Toyota released a full shot of its all-new 2022 Tundra which is getting mixed results among enthusiasts.
That image, which is getting a lot of attention because of the truck’s redesigned front-end, is part of a slow-paced reveal that kicked off in May and includes an interior shot released Tuesday (posted below).
But it’s the obvious changes on the front-end–namely a large grille–that’s getting a lot of attention. The ‘Toyota’ nameplate is higher on the 2022 TRD Pro than the 2021 model and the faux hood scoop found on preceding Tundras is gone which may explain the larger grille (see 2021 TRD Pro photo below). Going from faux air to big air may reel in more of the form and function crowd some of whom have been buying kits to open those scoops up to outside air.
The 2022 model also appears to have air intakes below the headlights which the outgoing model doesn’t have. Could that all be a sign of an air-hungry, supercharged engine? Wait and see…wait and see.
Additional lights, including a large light bar in the middle the grille, suggest that the fourth gen Tundra will win over critics that have complained about lackluster lighting in the past.
“Speaking of lights. No more Halogen! Thank god! Nice detail with the bolts etc. inside the housings,” posts a forum user on Tundratalk.net.
Additional camera presence in the grille suggests more high-tech safety features and helpful camera angles. Marker lights hint that this is a wide 1/2-ton much like the Ford F-150 Raptor and Ram TRX.
So is the truck appealing enough for enthusiasts thus far? Yes, but not by much according to Tundras.com, a popular Tundra forum. Roughly 60 percent of poll respondents on Wednesday said ‘yes’ to what they’ve seen of the truck so far, while 40% gave a thumb’s down.
One long-time contributor on Tundras.com summed up the sentiment of the thumbs down crowd.
“Wading through the initial comments here and on various truck related & non-truck related sites, most do not like the appearance of the new front end. Toyota may have disenfranchised a large number of potential buyers with their new plastic superstructure front bumper / grille on this Tundra. We shall see. And I guess Toyota had to design a massive front end / grille & bumper for the 3rd gen Tundra to compensate for the smaller package under the hood.”
That user may be referring to a twin-turbo V6 which many think will be offered up as the latest engine to out-gun the long-standing, gas hogging 5.7-liter V8.
Toyota has yet to confirm the powertrain though the company has said that it plans to step up vehicle electrification. A photo and video released last week of the 2022 Tundra appeared to show an orange cable near the firewall. Large orange wiring is typically indicative of high voltage applications like those found in hybrids and EVs.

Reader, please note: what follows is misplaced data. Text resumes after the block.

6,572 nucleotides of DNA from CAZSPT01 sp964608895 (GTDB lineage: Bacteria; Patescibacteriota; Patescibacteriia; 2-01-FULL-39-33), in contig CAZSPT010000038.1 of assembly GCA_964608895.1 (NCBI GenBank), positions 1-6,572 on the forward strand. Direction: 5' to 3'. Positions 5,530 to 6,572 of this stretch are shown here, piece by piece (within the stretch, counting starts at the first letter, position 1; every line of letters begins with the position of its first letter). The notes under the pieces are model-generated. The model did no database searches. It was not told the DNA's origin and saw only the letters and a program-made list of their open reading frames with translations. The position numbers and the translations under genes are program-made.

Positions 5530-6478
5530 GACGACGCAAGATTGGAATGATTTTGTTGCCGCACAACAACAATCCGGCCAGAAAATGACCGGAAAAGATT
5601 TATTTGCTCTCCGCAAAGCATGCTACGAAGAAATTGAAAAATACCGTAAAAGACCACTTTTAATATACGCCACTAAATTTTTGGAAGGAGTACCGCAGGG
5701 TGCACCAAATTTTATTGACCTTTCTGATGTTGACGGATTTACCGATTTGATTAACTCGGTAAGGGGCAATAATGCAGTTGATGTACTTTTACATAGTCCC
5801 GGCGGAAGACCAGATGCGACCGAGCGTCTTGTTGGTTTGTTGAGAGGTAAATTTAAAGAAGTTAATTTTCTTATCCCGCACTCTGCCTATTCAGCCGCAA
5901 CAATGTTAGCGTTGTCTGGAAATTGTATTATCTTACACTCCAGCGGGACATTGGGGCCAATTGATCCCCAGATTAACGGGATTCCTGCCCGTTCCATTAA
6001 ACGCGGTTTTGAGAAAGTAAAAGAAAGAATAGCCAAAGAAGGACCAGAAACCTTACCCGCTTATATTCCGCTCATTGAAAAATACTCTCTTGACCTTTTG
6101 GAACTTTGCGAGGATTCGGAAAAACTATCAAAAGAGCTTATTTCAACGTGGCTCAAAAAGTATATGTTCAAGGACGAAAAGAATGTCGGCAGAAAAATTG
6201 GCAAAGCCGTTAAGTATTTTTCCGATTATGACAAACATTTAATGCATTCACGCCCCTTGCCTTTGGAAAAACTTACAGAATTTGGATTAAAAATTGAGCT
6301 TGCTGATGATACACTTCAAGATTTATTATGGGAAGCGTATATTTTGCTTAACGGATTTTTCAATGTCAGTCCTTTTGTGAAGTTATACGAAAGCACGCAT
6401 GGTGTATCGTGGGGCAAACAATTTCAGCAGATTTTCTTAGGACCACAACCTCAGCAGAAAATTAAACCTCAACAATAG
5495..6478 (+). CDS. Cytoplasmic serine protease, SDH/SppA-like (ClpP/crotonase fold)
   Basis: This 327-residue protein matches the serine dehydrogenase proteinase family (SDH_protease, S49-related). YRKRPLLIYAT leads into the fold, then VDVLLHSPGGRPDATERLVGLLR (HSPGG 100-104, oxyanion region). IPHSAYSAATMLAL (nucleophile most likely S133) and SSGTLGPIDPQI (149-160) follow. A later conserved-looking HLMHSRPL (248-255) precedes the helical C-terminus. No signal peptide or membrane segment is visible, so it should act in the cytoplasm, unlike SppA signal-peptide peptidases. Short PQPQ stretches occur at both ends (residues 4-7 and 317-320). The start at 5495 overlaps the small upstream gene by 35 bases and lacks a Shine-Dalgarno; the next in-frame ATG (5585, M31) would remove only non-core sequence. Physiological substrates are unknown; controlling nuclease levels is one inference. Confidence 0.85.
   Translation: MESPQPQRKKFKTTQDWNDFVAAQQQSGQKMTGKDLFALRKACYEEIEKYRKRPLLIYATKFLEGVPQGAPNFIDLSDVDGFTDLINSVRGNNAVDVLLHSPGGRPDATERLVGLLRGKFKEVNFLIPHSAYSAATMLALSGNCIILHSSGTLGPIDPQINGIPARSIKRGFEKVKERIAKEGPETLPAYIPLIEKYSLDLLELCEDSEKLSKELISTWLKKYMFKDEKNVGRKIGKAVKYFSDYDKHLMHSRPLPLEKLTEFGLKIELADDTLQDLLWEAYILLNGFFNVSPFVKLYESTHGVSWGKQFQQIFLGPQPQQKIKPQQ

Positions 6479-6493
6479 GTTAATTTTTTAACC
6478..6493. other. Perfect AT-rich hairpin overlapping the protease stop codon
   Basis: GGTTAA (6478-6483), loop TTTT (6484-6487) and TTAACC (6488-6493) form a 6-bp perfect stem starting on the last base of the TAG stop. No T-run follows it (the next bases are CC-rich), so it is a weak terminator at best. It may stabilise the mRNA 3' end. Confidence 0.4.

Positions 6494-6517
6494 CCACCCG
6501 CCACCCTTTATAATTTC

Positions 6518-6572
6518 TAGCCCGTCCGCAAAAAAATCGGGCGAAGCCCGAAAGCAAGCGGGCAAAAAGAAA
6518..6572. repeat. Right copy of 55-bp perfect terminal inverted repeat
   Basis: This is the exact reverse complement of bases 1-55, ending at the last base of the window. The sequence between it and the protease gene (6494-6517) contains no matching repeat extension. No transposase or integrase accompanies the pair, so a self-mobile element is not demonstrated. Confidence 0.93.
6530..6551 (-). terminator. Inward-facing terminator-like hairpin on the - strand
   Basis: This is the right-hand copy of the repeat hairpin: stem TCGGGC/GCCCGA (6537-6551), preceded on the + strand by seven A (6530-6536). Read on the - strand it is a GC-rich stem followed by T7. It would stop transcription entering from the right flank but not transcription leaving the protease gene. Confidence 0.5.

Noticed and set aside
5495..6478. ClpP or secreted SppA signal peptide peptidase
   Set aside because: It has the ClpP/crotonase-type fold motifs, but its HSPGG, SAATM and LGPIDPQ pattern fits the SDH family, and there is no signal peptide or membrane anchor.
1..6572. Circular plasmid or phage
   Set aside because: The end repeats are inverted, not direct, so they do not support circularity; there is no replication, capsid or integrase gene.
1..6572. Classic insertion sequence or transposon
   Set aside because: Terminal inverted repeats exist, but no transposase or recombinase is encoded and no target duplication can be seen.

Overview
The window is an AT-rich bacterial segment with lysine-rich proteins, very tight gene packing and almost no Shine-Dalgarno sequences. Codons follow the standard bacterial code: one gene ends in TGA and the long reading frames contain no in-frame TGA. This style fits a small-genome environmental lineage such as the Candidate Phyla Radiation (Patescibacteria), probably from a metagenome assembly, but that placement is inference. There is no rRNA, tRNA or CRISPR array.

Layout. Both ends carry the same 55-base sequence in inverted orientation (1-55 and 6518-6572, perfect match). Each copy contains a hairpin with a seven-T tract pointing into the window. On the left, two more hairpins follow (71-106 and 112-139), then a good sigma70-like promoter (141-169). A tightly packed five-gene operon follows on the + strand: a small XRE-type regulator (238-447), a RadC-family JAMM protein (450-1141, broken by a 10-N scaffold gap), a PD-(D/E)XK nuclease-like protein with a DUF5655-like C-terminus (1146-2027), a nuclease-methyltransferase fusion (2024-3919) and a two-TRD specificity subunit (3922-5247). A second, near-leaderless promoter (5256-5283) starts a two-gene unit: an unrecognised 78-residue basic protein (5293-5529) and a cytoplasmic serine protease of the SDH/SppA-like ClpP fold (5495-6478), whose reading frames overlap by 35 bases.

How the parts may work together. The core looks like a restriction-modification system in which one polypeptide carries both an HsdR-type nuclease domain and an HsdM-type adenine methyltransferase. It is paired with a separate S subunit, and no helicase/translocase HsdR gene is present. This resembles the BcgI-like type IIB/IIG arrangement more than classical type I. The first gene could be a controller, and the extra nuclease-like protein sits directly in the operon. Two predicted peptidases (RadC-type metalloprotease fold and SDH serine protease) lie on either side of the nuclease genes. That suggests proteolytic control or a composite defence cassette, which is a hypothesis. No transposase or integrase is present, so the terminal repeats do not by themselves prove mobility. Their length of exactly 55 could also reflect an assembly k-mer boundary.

In the meantime, other Tundra enthusiasts are waiting to learn more before they commit to casting a vote.
“I want to see the powertrain before I get very interested,” writes a contributor on Tundratalk.net. “Is it a turbo-six or maybe a hybrid? For me a plug-in hybrid would be very interesting.”
If Toyota wants to truly excite the truck crowd and compete with other oversized half-tons, then it’s going to have to load up on plenty of power, suspension, advanced truck tech and interior delight. As far as power goes, plenty of jaws would drop if a supercharged V8, a hybrid V6 and a twin-turbo V6 were included in the engine lineup. Toyota reintroduced the Supra for high-performance fans, and at a time of 702-hp stock OEM trucks courtesy of the Ram TRX, it’s hard to rule anything out. A hybrid also makes sense at a time when fleets and consumers have become more interested in lowering emissions.
This latest TRD Pro is obviously trying to flex some serious muscle and it will need big power to back that up. Though a wide-body design looks like a serious competitor, it may not be the hottest choice for pickup drivers in tighter, metro areas or where garage space is a concern. It’s hard to imagine Toyota not offering consumers and fleets a slimmer choice much like Nissan continued to do after rolling out its larger Titan XD in 2015. A bigger truck also suggests more towing and payload capabilities. Tundra has sat at 10K max towing for several years now.
As far as the interior goes, a shot released Tuesday shows a center display screen similar to one found in the automaker’s higher-end Lexus brand. Judging by screen indicators, it looks like the truck’s compatible with Apple CarPlay and Android Auto. Small JBL speakers can be seen on the A-pillars. Looking up near the rearview mirror, there’s an interesting icon with the word ‘OFF’ next to it. Looks like that could be an ‘airbag off’ indicator since the truck’s shown on a dirt road. But the icon appears to be different from others Tundra has used in the past. Thought it seems too early to suggest that Toyota has brought self-driving to Tundra, new automated driving features can’t be ruled out given the company’s ongoing dedication to same.
The 2022 Tundra could very well embody the company’s once-in-century changes noted by Toyota Research Institute CEO Gill Pratt in a whitepaper released by the automaker last August.
“As Toyota President Akio Toyoda has said, ‘The automotive industry is facing sweeping, once-in-acentury changes.’ They are driven by innovations in four technology categories – Connected, Automated, Shared and Electrified – each with its own challenges and opportunities,” Pratt writes.
After reading through that whitepaper, imagining a Tundra with a powerful hybrid powertrain and impressive self-driving features doesn’t seem so far fetched.